Springsteen & The E Street Band
East Rutherford, NJ
July 15, 2003
by:Frank H. Conlon/The Star-Ledger
Boy's Dream Come True
Every rock and roll fan born and raised
in New Jersey should have an opportunity to see a Bruce Springsteen
& The E Street Band concert in Jersey at least once in his
or her life. I had my chance recently, and it was everything I
ever dreamed of.
The summer concert season officially started
in New Jersey July 15 with the first of a record-breaking 10-night
run by Springsteen at Giants Stadium. The run includes seven shows
the last two weeks of July and three more the last weekend of
August. No other artist had ever booked so many shows at one stadium
in one season, but this is Bruuuuuce in New Jersey. He could do
an infinite number of concerts here and it still wouldn't be enough.
Such is the level of Bruce mania here. The tickets were gone for
all 10 shows within hours of the time they went on sale. There's
nothing like it anywhere in the rock and roll universe.
The weather was perfect on the day the
first concert, with clear blue skies and a nice breeze. Summer
had arrived, and New Jersey pulled out all the stops for its hero.
Not only was a banner hung on one side of the stadium, but there
was a replica Asbury Park beach and boardwalk at one of the gates.
This display included sand imported from Asbury Park, and had
all the characteristics of a day on the Jersey Shore; a stage
with local Jersey bands, sand castles, a Ferris wheel, volleyball
games, cotton candy, lemonade, Springsteen karaoke for the especially
bold--the whole deal. This was the ultimate New Jersey experience.
However, it has to be said that the prices
were a bit excessive, especially the $15.00 parking. After all,
these are the swamps of Jersey, not the big city. Meadowlands
management should show a little more restraint than that.
On to the show. The crowd of 55,000 filed
in slowly, and Bruce didn't hit the stage until 8:25. He came
out alone and performed the acoustic version of "Born In
the USA." This is the way the song was originally conceived,
and it is a drastically different arrangement than the well-known
full-band electric version. If Ronald Reagan had heard the song
done this way, he would have never wanted to use it, but it's
still captivating. "I'm 10 years, I'm 20 years, I'm 30 years
burnin' down the road," Springsteen sang, acknowledging his
tenure of rock stardom and eliciting a big cheer from the home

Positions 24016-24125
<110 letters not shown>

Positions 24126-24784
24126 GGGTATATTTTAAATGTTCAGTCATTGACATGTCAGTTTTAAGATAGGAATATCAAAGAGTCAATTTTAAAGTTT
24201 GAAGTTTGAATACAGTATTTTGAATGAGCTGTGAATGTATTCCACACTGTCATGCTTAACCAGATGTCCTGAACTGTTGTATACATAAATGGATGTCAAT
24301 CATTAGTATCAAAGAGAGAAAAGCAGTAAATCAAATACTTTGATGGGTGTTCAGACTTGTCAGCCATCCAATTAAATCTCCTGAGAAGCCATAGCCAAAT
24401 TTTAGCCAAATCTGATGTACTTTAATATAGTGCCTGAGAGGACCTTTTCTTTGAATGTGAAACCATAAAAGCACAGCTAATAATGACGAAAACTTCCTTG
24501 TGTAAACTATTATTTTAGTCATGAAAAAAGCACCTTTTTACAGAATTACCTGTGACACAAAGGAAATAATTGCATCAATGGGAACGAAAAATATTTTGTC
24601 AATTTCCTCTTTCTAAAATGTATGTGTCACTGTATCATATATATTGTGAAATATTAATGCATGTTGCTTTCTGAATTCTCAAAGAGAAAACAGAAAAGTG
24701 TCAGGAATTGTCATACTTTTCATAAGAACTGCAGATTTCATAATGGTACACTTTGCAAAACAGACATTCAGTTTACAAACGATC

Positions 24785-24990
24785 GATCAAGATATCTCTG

crowd. The party was on.
The rest of the band came onstage, and
launched into "The Rising/Lonesome Day doubleshot from last
year's 9/11-themed album The Rising. The crowd was in full voice
with the "It's alright, It's alright, YEAH" chorus of
"Lonesome Day." Still, that response paled in comparison
to when Bruce pulled out the harmonica and counted the band into
"The Promised Land." That started a string of older
songs which included, "My Love Will Not Let You Down,"
and "Darkness On The Edge of Town," the title track
from the classic 1978 album.
is a master at controlling the mood, and next he brought everything
down with the sobering combo of "Empty Sky"/"You're
Missing" from The Rising. It is hauntingly beautiful
to hear the harmonies between Bruce, with his gravelly, sandpaper
voice, and his wife Patti Scialfa with her lilting, fairy-like
tone. The combination gives a distinctive character to "Empty
Sky" and other Rising tracks such as "Worlds Apart"
and "Into the Fire."
Bruce hung upside down on his mic stand
during the optimistic Rising track, "Waitin' on a Sunny Day"
He had the crowd sing the chorus three times, urging for a louder
response each time.
It was clear however that the crowd was
not willing to put out full-throttle for the new material. He
had to bring the energy back up. Responding, Bruce asked, "Do
you want a summer song?," and started into "Sherry Darling"
from The River album. "To all the girls out at Sacred Heart/And
all you operators back in the park/SAY HEY HEY HEY, WHATD'YA SAY?
SHERRY DARLING." It was a great choice, the perfect Jersey
From there, the roller coaster ride continued--up
and down, up and down. Seeing Clarence Clemons, The Big Man, with
tiny finger cymbals during the Indian/Arabic influenced "Worlds
Apart" was sort of funny, but they really cut through in
the mix. Back up again for the classic crowd favorites "Badlands"